Pitt brings audiences in as the leading star, and it’ll also draw F1 crowds who could care less who’s in the title role — the subject matter and Lewis Hamilton‘s casting will cover that. And, on top of that, Kosinski became a household name due to Maverick‘s success, Jerry Bruckheimer is still a draw as a producer and it’s an action sports drama. People love those.

I think they’ll be fine in terms of box office. Even if it just breaks even, that’s a lot of butts in seats.

I wouldn’t say Pitt’s career ever really declined, but it’s felt like he’s had a renaissance of late. He also didn’t star in a whole lot between, like, 2015-18. Between the advent of things like Letterboxd, “Film Twitter” (as people like to call it) and some popular recent roles, like his Oscar-winning turn in Quentin Tarantino’s Once Upon a Time in Hollywood (QT’s best, as I watch it more and more), a sci-fi role in Ad Astra, action hero extraordinaire in Bullet Train and others like Babylon, I think he’s had a resurgence.

See also
Reel Racing: Darlington's Movie-Themed Throwback Schemes

That all said, add in Kosinski coming off the success of Maverick, a co-star in Damson Idris that himself earned recognition for starring in the FX series Snowfall, an Oscar-nominated actress in Kerry Condon and a stellar crew, and I think it’s set up for success.

You can hold me to this. I’ll admit I’m wrong if it bombs at the box office (which it won’t, because I’ll singlehandedly go see it three times in IMAX like I did Maverick).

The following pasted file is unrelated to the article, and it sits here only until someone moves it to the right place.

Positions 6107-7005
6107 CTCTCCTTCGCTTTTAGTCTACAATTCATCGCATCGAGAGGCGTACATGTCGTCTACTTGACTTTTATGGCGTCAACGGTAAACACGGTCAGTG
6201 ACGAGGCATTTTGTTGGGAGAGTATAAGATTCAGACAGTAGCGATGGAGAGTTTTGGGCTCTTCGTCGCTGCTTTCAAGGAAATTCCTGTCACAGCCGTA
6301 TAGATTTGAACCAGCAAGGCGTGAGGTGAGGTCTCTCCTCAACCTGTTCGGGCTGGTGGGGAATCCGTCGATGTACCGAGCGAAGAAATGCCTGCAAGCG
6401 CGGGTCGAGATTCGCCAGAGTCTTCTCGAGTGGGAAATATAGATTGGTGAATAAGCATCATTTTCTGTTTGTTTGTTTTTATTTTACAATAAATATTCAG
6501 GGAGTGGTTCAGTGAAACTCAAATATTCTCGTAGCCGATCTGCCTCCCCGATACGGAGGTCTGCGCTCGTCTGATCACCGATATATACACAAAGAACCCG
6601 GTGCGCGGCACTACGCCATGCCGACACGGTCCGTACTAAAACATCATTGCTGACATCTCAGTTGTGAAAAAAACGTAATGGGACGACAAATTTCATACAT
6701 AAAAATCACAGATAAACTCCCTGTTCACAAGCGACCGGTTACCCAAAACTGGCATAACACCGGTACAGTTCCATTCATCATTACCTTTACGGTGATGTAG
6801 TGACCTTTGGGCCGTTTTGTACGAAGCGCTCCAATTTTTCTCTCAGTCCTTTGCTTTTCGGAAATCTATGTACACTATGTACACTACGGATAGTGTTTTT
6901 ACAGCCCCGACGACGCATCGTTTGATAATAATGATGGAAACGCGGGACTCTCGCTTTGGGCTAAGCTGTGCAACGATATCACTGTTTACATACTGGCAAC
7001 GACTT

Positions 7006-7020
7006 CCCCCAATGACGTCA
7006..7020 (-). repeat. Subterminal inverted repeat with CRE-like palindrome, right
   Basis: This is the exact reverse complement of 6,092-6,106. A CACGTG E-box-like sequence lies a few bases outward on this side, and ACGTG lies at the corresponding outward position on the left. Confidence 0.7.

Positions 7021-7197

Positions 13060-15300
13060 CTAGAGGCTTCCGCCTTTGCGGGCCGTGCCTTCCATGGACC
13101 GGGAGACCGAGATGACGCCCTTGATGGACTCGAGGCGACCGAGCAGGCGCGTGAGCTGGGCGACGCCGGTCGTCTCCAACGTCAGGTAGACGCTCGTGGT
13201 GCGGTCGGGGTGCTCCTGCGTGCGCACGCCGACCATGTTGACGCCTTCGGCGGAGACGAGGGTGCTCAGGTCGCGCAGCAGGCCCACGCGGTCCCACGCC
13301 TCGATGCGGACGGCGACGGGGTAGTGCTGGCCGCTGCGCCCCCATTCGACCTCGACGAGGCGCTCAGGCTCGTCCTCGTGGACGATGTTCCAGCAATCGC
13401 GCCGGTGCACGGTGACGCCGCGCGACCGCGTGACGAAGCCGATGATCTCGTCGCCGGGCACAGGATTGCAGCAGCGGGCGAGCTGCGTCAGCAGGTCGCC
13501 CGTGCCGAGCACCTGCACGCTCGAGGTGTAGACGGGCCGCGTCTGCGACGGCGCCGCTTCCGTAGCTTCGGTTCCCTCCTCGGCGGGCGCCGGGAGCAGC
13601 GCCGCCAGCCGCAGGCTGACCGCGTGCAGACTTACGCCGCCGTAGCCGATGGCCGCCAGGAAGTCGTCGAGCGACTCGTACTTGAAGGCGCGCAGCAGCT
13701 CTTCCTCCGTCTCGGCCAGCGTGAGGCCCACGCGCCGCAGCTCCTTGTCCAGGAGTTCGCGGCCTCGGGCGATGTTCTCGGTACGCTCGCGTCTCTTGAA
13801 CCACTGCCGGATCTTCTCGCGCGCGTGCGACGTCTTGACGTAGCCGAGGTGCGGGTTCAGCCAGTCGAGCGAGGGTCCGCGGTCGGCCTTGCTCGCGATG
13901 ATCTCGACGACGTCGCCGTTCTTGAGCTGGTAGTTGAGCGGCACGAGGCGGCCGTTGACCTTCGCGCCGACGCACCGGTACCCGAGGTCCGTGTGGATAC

It’s undergone some delays due to the strikes last year and is pioneering technology in which they’re supposedly rigging up mini, high-definition cameras to the inside of the HALO and cockpits for the closest possible views of the drivers. All that said, I don’t care how long it takes them. They could wait until 2026 to release this, and I’d be thrilled.

Whatever happens, I’m pumped for the future of motorsports in movies and TV.

And I’ll close with a quick call to go see movies in the theater. This is related to Apple and its streaming service releasing the Pitt F1 movie, but the trend of movies hitting streaming just weeks after their theatrical debuts is not a good thing.

It’s a good time to be at the movies. Get to the theater, y’all.

Follow @adamncheek

About the author

Adam Cheek joined Frontstretch as a contributing writer in January 2019. A 2020 graduate of VCU, he works as a producer and talent for Audacy Richmond's radio stations. In addition to motorsports journalism, Adam also covered and broadcasted numerous VCU athletics for the campus newspaper and radio station during his four years there. He's been a racing fan since the age of three, inheriting the passion from his grandfather, who raced in amateur events up and down the East Coast in the 1950s.

Sign up for the Frontstretch Newsletter

A daily email update (Monday through Friday) providing racing news, commentary, features, and information from Frontstretch.com
We hate spam. Your email address will not be sold or shared with anyone else.

Notify of

Inline Feedbacks
View all comments
Bill W.

So eventually I will need Prime,Netflix,Paramount + ,Peacock,hulu and a few more I don’t know about to watch a Nascar race.

Deacon Blues

Thanks for another awesome update on upcoming projects, Adam, and for the reminder to readers to support their local theatres!

Share via
We'd like to hear from you, please comment.x